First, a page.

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Best States for Divorce During a Pandemic

coronavirus and divorce

Across the country, state and federal courthouses are taking measures to reduce the spread of COVID-19 including expanding the use of video hearings and teleconferencing, staggering court hearing times, and postponing court dates until stay at home orders are lifted. While these precautions will likely cause a significant backlog of cases, the good news is that you can file for divorce even if your courthouse is closed to non-essential cases. The court system cannot come to a complete halt because of criminal cases where constitutional rights are at issue and other essential cases where safety is an issue like emergency domestic orders and orders of protection, so court clerks are still processing new case filings and judges are trying to resolve as many cases as they can without a hearing.

Tier One States: The Best

When it comes to getting a divorce during a pandemic, the Tier One states are considered the best because they offer e-filing start to finish and allow you to get an uncontested divorce without going to court. While many counties offer some electronic filing, when you actually an create an e-filing account and start making selections, you'll generally find that most offer only e-filing in cases that have already been filed—e.g. not to open a new divorce case--or they don't offer any e-filing at all for divorces cases.

Nevada

It's no surprise to see Nevada on a list of the country's best states for divorce. Reno was once known as the divorce capital of the U.S., and people from all over the country would move there for six weeks and establish residency just to get a quick divorce. No hearing is required in Nevada to get an uncontested divorce and you can have a judge-signed divorce decree in your hand in a matter of days, which is among the fastest in the country. While only Clark County residents can e-file new divorce cases right now, that covers nearly 75% of Nevada’s population.

Washington

Washington is unique in that it is the only state where you can file for divorce in any county, regardless of where you live, as long as you have lived in-state for at least 10 days. In the counties that offer e-filing, you’ll file the initial paperwork including the Petition, and then file additional documents along with the Decree later, but because Washington has no minimum in-county residency requirement, it may be more convenient to file in one of the counties that allows you to mail in all of the paperwork at once instead of in two stages. With this option you don’t need to set up an e-filing account and don’t need to remember to file more documents later. No hearing is required to finalize an uncontested divorce in Washington. You’ll receive a judge-signed Decree in the mail.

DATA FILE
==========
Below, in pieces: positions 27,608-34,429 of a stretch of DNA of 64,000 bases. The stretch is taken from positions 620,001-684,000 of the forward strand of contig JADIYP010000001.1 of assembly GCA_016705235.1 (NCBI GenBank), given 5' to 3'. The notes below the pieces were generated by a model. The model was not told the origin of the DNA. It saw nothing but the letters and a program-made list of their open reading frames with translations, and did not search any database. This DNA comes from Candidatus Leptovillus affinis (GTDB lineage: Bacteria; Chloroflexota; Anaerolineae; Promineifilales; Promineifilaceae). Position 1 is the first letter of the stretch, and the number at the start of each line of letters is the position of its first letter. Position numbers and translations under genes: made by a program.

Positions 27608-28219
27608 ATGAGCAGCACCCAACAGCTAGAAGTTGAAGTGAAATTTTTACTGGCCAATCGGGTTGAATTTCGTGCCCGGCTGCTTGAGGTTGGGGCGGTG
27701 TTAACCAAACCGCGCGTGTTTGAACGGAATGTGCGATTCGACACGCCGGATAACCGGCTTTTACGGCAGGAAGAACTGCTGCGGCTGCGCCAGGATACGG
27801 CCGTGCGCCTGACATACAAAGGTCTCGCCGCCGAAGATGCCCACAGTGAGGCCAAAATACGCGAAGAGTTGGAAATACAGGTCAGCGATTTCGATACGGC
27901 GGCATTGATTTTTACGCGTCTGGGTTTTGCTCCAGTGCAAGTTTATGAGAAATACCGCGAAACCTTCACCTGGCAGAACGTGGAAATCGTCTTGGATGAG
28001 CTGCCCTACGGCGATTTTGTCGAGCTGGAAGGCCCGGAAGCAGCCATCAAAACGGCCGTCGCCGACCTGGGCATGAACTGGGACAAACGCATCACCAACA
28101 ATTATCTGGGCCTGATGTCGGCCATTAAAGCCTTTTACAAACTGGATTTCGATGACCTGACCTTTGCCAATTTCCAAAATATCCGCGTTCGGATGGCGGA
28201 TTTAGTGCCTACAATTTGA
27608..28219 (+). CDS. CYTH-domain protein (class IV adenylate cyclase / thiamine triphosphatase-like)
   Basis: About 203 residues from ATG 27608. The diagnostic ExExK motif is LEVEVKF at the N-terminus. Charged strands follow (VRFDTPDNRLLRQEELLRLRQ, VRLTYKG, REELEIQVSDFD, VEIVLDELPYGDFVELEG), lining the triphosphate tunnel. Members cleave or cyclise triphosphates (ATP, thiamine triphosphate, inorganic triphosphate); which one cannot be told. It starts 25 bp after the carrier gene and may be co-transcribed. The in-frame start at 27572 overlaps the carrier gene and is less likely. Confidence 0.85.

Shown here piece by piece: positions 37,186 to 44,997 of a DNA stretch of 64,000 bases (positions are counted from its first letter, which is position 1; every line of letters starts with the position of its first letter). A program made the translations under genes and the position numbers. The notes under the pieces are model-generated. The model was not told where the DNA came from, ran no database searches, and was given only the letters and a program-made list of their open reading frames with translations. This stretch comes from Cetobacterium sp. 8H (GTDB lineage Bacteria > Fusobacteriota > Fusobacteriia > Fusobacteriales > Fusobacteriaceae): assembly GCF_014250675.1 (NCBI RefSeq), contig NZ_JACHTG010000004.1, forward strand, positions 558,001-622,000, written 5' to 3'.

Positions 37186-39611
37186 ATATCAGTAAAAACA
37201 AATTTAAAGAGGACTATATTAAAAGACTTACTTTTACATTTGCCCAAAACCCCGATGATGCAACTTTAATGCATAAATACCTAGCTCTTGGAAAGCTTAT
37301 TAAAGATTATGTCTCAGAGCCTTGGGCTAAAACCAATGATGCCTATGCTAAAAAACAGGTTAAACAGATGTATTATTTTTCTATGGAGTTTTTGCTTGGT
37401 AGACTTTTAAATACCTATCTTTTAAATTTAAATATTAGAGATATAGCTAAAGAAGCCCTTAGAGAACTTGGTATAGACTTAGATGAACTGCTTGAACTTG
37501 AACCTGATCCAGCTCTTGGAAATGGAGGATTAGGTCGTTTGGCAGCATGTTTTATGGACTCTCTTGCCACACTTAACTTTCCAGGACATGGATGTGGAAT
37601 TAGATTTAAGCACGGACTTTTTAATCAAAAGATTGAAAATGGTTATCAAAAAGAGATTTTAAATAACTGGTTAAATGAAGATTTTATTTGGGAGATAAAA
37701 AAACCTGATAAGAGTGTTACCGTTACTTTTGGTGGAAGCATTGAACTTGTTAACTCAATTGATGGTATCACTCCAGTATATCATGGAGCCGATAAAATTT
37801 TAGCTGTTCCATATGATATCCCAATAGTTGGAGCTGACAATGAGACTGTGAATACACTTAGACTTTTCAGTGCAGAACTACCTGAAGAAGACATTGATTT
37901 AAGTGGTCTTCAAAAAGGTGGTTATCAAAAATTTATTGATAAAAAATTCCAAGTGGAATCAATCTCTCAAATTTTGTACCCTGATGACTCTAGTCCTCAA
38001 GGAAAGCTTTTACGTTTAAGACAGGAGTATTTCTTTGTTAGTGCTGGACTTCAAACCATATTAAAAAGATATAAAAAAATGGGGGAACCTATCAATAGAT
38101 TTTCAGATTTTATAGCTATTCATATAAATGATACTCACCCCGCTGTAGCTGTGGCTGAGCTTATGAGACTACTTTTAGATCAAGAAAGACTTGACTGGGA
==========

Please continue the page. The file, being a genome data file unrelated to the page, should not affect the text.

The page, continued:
Indiana

Indiana offers statewide e-filing and doesn’t require a hearing to finalize an uncontested divorce. Compared to most states, Indiana requires very few uncontested divorce forms and has low filing fees, which range from $130-$176 depending on the county, with smaller rural counties usually being lowest. If you’re filing in Indiana, keep in mind that there is a 90-day mandatory waiting period that doesn’t begin to run until the divorce is filed.

Iowa

Iowa was the first state to require e-filing in all divorce cases, even those filed without an attorney. Mandatory e-filing spread county by county over a few years until June 2015 when all Iowa counties had implemented it in divorce cases. Five years later, only Illinois has joined Iowa as a state requiring mandatory e-filing in pro se divorce cases. As long as the parties have a written agreement, no hearing is required to finalize a divorce in Iowa, and of the Tier One states, Iowa also has a comparatively low divorce filing fee at just $185.00 statewide.

Oregon

Oregon offers statewide e-filing throughout the uncontested divorce process and no hearing is required to finalize. In 2012, Oregon abolished it’s 90-day post-filing waiting period so divorces can be finalized at any time after they are filed, although in some counties you may have to wait a few weeks before you can get a judge-signed copy of the Decree.

New York

In all except 11 of New York’s 62 counties you can e-file a divorce case. Unfortunately, because some of the most populous counties (Bronx, Erie, Kings, New York, Queens) aren’t among those offering e-filing in new divorce cases, only about 50% of the state currently has access. On the bright side, in the last couple of years New York has added several new e-filing counties so unlike many states, it appears to be moving quickly toward statewide e-filing in divorce. Additionally, no court appearance is required to get an uncontested divorce in New York unless adultery is the grounds. There’s no post-filing waiting period as long as the relationship between Plaintiff and Defendant has been irretrievably broken for at least six months so an uncontested divorce can be finalized right away although it usually takes a few weeks before you can get a judge-signed copy of the divorce judgment.

California